The third image is the average yield from three recent wheat crops (including the drought season of 2004), zoned into high, medium, and low yield. The fourth image is the paddock zoned using cluster analysis in which the same three seasons of yield data plus the elevation and EM (38-vertical mode) data have been used.
Figure 1: a) elevation map, b) electromagnetic induction readings,
c) zoning using three seasons of yield maps, and d) zoning using cluster
analysis with three seasons of yield map plus elevation and EM map.
[Note: Elevation in m; yield in t/ha; and EM shows electrical conductivity readings]
Although there are many similarities between the different zoning methods (after all, they both use the same three years of yield data), there are also some marked differences. A big difference in this example is that in the yield-only analysis each zone has a distinctly different mean yield, whereas in the cluster analysis it can be seen that the red and green zones have similar average yields.
The three zoning techniques described earlier require the grower to already have collected various amounts of information about their paddocks. This information can cost growers a significant amount of time and money in buying a yield monitor and for consultants to carry out site mapping, as well as in cleaning, storing and analysing the data sets.
It can also take several years for growers to build up a significant set of yield maps for each crop across different seasons.
An increasing number of growers are happy to make this investment, having confidence that the variability in their paddocks is sufficiently large that they need to be actively learning how to manage it. However, many other growers would like to know more about the yield variability of their paddocks before making any capital investment. DPI has been investigating the best way of providing this information to growers.
The methodology it has developed is based on estimating the variability in crop yield from historical satellite digital images. These are not a direct measure of yield but are used to estimate the crop biomass near anthesis (flowering), which in turn is used to estimate yield variability.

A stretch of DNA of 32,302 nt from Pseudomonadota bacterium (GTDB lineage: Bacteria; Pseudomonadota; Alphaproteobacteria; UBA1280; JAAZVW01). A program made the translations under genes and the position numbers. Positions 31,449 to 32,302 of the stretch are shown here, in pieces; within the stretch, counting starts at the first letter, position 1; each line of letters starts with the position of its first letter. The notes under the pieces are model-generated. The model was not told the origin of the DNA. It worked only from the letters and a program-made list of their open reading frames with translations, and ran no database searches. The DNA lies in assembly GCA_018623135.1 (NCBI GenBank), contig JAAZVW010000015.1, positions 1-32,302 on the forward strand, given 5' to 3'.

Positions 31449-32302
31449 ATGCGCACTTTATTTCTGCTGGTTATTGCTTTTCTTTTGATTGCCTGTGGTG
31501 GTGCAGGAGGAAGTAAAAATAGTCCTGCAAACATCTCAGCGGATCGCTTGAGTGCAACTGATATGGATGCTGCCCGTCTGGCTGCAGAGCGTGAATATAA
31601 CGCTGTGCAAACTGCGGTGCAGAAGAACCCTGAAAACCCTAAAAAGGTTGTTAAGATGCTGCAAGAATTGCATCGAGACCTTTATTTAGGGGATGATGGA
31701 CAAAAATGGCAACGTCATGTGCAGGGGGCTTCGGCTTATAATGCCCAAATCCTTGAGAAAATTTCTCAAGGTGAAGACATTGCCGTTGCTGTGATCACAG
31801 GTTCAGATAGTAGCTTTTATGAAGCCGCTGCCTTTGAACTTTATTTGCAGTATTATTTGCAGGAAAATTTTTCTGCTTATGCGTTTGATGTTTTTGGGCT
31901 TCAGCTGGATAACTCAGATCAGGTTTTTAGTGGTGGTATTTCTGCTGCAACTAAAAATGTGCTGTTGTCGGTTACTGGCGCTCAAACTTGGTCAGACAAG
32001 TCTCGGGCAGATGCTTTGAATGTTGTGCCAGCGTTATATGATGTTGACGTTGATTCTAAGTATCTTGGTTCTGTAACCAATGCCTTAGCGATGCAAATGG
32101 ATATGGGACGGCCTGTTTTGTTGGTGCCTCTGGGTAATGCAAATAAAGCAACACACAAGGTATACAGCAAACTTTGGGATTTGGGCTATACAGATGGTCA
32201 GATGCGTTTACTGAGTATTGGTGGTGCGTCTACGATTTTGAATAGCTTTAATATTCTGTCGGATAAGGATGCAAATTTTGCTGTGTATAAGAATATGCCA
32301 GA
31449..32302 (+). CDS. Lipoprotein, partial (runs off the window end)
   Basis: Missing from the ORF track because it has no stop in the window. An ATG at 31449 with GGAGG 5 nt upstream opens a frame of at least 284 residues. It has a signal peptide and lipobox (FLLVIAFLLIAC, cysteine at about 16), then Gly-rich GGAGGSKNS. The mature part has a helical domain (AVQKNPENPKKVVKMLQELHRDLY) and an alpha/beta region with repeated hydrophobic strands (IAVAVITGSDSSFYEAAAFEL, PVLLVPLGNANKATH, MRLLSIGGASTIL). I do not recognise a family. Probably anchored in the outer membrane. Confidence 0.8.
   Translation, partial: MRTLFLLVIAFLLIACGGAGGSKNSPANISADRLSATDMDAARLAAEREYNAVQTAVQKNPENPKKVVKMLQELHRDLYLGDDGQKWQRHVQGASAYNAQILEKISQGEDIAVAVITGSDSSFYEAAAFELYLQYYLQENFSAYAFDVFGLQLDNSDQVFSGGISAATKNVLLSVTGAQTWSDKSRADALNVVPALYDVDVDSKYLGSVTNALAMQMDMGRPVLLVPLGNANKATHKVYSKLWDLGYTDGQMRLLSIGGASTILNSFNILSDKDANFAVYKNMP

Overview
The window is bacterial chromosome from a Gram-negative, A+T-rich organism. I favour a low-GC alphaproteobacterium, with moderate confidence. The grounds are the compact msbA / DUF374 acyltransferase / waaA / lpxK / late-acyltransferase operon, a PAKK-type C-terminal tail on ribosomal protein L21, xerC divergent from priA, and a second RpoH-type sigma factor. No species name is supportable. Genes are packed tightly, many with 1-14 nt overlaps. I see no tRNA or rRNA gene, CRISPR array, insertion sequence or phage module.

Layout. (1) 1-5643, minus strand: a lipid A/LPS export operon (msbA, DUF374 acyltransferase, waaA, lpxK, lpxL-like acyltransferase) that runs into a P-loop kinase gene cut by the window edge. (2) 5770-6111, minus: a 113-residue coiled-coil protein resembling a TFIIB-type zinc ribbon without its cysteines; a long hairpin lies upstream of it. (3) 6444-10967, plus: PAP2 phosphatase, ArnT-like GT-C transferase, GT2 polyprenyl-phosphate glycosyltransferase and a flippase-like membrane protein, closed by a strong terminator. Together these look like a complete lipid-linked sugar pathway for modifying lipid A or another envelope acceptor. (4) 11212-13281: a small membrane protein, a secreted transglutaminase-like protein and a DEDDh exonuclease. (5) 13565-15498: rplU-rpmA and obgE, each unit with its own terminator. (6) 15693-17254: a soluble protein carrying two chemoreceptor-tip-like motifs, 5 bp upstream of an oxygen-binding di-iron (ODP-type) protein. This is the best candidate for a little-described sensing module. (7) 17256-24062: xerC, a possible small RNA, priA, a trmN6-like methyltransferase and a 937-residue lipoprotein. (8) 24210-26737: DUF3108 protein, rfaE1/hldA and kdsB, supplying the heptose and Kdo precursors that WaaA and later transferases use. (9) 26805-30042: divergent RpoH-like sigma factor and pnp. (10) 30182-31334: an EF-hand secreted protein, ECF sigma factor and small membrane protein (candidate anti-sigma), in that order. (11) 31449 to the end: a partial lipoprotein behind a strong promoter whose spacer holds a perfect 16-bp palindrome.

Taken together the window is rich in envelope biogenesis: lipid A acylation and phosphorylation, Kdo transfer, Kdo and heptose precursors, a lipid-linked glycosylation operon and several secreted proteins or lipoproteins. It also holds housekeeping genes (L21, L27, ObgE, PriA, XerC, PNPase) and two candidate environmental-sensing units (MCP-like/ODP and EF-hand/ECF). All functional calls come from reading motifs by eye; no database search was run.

The advantage of this system is that these images are relatively cheap, especially if a group of growers in an area can share the cost. The prototype system being tested requires the grower to provide the rotation history for each paddock and the average paddock yields.
Analysis of the satellite data provides the grower with a map of the estimated differences in yield found within each paddock. However, paddock areas may perform differently in different seasons, so the analysis also tells the grower if the zones tend to be consistently high or low yielding, or tend to vary between high and low yields in different seasons, known as "flip-flopping".
The main advantage of the proposed system is that it not only provides growers with high, medium, and low-yielding zones, but enables these zones to be quantified in terms of tonnes per hectare.
Growers can use this information to compare whether the high or low-yielding areas in one paddock are higher or lower yielding than zones in another paddock. Not only can growers then prioritise areas for treatment within each paddock, but they can also develop a whole-farm planning approach to sub-paddock zoning.
For example, in a season with a late break growers can quickly prioritise which areas within specific paddocks are likely to make the greatest profit and concentrate their sowing in those areas. Growers can therefore estimate the economic benefits of making greater investment in precision agriculture by evaluating the yield variability across their complete farm.
GRDC Precision Agriculture Initiative (SIP09)
GRDC Research Code: DAV00030
For more information: Dr Peter Fisher, 03 5833 5222, Peter.firstname.lastname@example.org